The same holds true for growing numbers of U.S. retirees who are attracted to Mexico’s lower cost of living and mild weather. In the coming years, Warner will conduct a pilot program on Medicare portability that looks at issues of health care cost, quality and access for American beneficiaries in Mexico and compares those who can spend money in Mexico to those who cannot.
In the long run, extending Medicare benefits to eligible recipients in Mexico could spur new opportunities for broad-based economic development. In a 1999 report Warner presented to San Diego Dialogue, a policy research center, he projected that the development of retirement communities in Baja California could attract billions of dollars in investment. A principal constraint he identified was the lack of high-quality, affordable and proximate medical facilities.
“With at least partial Medicare coverage, it might be possible to develop such facilities,” he wrote.
Through the course of his work, Warner has demonstrated time and again that the United States cannot afford to ignore health issues along its shared border with Mexico.
"When I first moved to Texas in 1975 it was clear to me that the health of Mexican Americans, while understudied, was of paramount importance and would only become more important,” said Warner.
After leading a study in 1976-77 on a range of Mexican-American health issues in Texas, he expanded his research to include the Mexican side of the border. While his research agenda has covered a variety of health finance topics over the past 30 years, he has been consistent in his focus on cross-border health issues. His collaborations with such groups as the American Academy of Pediatrics and the Texas Department of Health have yielded a series of in-depth studies on subjects ranging from NAFTA and trade in medical services to the federal Border Health Commission Act of 1994. His most recent study on cross-border health insurance, which will be published in October, examines initiatives in California and identifies options for Texas.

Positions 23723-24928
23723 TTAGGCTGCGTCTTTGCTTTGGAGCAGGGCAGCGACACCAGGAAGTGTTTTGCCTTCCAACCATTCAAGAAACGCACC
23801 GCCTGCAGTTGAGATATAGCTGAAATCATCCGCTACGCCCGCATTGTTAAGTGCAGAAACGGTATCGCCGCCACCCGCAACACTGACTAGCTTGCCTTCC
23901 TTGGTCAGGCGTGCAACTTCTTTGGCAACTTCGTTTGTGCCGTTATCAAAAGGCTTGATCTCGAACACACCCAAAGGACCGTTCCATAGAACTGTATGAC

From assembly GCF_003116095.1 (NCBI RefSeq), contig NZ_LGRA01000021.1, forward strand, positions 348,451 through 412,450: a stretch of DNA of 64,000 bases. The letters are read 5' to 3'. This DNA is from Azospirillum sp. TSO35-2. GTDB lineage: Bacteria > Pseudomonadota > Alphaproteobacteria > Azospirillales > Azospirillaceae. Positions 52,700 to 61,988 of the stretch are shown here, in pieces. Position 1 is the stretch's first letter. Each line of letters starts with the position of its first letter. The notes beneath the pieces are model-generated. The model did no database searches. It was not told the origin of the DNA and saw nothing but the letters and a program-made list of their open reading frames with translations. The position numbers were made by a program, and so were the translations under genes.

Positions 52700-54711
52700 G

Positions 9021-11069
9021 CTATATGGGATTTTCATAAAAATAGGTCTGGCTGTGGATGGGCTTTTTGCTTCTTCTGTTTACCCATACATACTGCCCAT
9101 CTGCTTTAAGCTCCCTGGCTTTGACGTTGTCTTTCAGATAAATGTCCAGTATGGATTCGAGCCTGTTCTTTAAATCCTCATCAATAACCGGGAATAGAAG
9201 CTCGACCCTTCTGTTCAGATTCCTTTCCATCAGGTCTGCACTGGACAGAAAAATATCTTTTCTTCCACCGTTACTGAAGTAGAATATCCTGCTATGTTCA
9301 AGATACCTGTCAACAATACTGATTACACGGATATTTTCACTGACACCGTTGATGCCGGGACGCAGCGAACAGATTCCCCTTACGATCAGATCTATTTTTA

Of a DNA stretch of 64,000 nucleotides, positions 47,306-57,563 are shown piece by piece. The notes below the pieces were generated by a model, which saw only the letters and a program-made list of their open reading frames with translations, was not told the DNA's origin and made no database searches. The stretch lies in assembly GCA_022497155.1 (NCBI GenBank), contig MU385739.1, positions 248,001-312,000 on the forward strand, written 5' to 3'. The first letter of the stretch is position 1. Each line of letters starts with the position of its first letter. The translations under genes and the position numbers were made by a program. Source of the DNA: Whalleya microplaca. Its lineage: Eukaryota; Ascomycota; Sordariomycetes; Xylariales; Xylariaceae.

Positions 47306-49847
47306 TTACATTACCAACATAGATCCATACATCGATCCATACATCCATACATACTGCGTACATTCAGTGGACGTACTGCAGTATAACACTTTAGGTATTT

While coordinating a binational approach to health may initially appear daunting, an integrated system is needed to address the unique health challenges along the U.S.-Mexico border. For Warner and other border health advocates, the hope is that more research showing the far-reaching potential of cross-border health policies will spark a higher degree of collaboration by policymakers at all levels in both countries.
Links to David Warner’s publications
Workforce Needs: Opportunities for U.S. Mexico Collaboration
Health Care Coverage for the Uninsured in Texas
Better Access to Health Insurance for U.S. Retirees in Mexico
You Paid For: Extending Medicare to Eligible Beneficiaries in Mexico
Technical Papers on a Research and Demonstration Waiver for Medicare Coverage
in Mexico (1999)
Health and Medical Care in San Diego and Tijuana:
Prospects for Collaboration
Trade in Medical Services Between the U.S. and Mexico
Border Health Authority: Issues and Design
Mexican President Vicente Fox visits UT Austin (November 10, 2003)
© Lyndon B. Johnson School of Public Affairs
30 August 2004